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Republican House members, including Miller, form new caucus

Tom Cherveny Tribune/ Representative Tim Miller, R-Prinsburg, will caucus with three colleagues as the New Republican Caucus when the legsilature convenes in January. He is shown as he debated the issues with his DFL challenger, Lyle Koenen of Clara City in Benson on Oct. 15.

PRINSBURG — State Representative Tim Miller is among four Republican House members who announced they will be caucusing separately from their party as the New Republican Caucus.

Miller, of Prinsburg, joins Reps. Steve Drazkowski of Mazeppa, Cal Bahr of East Bethel and Jeremy Munson of Lake Crystal in forming the caucus. They informed House Speaker Kurt Daudt of their intentions on Friday.

News of the split was first reported Saturday by Brian Bakst of Minnesota Public Radio. Bakst reported that Miller wrote to colleagues that "attitudes and actions by the HRC (House Republican Caucus) leader and some of his supporters have become too hostile toward me and has made it impossible to properly serve my District first and the State of Minnesota second."

Miller stated in the letter that he continues to hope that all Republicans will continue to work together.

The decision comes as the DFL took control of the House by a 75 to 59 majority in the midterm election.

Miller told the Tribune that the decision to caucus separately was not issue driven. "This is really a conflict in philosophies of leadership style and the way that things operate,'' he said.

Miller said he has not had a direct conflict or arguments with Rep. Kurt Daudt, who will serve as House minority leader when the legislative session begins in January. But Miller said he has pressed for changes in the Republican caucus that he didn't feel were being addressed.

"Yes, we are caucusing separately, but this is really more about me having, I believe, the freedom to properly serve my conscious and my constituents better," he told the Tribune.

In a letter to Republican caucus members, Daudt expressed concerns that the split could result in a reduction of legislative support staff. Miller disputes this. Legislative staff are assigned to legislators as individuals and this change will not result in any staff reductions, he said.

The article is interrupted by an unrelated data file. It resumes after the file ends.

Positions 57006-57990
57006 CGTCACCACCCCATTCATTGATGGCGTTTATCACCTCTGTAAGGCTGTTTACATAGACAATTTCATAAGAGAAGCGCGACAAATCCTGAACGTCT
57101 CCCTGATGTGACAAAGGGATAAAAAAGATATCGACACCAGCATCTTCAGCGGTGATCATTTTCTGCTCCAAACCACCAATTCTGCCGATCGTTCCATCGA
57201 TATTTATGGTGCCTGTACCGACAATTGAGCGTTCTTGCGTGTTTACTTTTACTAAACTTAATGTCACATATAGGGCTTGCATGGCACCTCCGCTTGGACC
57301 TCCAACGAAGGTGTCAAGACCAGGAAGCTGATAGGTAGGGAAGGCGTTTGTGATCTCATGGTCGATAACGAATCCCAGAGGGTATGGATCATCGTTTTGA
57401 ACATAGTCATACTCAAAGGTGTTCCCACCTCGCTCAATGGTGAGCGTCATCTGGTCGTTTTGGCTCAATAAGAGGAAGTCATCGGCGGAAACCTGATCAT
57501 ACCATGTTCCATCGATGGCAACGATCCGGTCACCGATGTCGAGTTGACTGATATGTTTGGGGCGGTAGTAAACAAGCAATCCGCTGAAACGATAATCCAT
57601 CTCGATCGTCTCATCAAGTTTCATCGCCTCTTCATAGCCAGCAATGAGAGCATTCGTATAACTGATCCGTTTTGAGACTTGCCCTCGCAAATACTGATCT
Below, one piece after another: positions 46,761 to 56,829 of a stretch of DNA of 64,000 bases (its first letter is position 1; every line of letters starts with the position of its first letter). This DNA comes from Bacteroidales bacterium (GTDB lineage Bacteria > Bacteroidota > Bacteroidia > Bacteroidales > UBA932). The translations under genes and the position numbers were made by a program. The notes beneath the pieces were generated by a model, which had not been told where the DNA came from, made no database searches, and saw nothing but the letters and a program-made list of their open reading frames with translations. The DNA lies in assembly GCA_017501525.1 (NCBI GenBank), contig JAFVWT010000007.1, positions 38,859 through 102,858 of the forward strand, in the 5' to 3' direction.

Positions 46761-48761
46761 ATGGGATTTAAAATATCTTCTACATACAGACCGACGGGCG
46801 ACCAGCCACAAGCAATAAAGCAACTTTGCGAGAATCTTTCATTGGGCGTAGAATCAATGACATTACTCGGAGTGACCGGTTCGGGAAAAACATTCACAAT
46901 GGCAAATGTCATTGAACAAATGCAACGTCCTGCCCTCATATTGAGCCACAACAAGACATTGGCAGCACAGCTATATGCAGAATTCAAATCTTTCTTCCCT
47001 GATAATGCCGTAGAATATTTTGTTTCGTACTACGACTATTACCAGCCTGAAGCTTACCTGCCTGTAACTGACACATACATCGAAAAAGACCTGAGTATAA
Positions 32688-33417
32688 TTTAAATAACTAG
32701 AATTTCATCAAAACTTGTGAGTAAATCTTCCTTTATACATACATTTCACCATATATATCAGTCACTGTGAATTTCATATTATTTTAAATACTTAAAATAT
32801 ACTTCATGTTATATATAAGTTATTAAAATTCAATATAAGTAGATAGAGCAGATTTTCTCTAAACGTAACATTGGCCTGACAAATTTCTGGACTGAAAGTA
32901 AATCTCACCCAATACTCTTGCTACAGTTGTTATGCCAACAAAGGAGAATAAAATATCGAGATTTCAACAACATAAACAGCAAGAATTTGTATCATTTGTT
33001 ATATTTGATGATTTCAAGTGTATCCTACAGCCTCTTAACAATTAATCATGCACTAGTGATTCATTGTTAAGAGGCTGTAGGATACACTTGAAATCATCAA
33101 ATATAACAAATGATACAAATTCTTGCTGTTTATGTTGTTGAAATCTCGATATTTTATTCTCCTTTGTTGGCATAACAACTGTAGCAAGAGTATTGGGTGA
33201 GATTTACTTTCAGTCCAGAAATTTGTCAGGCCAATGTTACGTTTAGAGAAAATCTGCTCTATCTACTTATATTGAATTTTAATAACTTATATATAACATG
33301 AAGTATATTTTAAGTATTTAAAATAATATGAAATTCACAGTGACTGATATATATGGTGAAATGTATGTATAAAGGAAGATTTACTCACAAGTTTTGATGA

The split will mean that the four New Republican Caucus members will likely be located in offices alongside one another, and seated in the House together as well.

Miller said it will not affect his committee assignments, which will be made by the new House majority leader, Melissa Hortman, DFL-Brooklyn Park. He has requested the same committees as he served on during the last session.

Miller said he wants his constituents to know first of all that he remains a Republican. "I will still be working alongside my fellow Republicans,'' said the local legislator. He added that he expects to continue working together with State Representative Dave Baker, R-Willmar, on matters important to the district.

He likened the decision to caucus separately as being not unlike the formation of the Blue Dog coalition years ago in Congress.

"I've heard loud and clear that people don't like politics being played and I believe this is going to free me up to be able to serve my district with a transparency and with forthrightness and honesty, so that's why I decided to do this,'' said Miller.

Miller said he did not personally anticipate others will be joining the four. He said the four are friends and have worked together, and decided they need to work in a slightly different way.

He also noted that it's very important in the legislature to work with others to get things accomplished, and that means working with people from both parties. "Politics is a group effort. We need to know how to work together across the aisle. That's what people want us to do,'' Miller said.

Tom Cherveny

Tom Cherveny is a regional and outdoor reporter with the West Central Tribune in Willmar, MN.

(320) 214-4335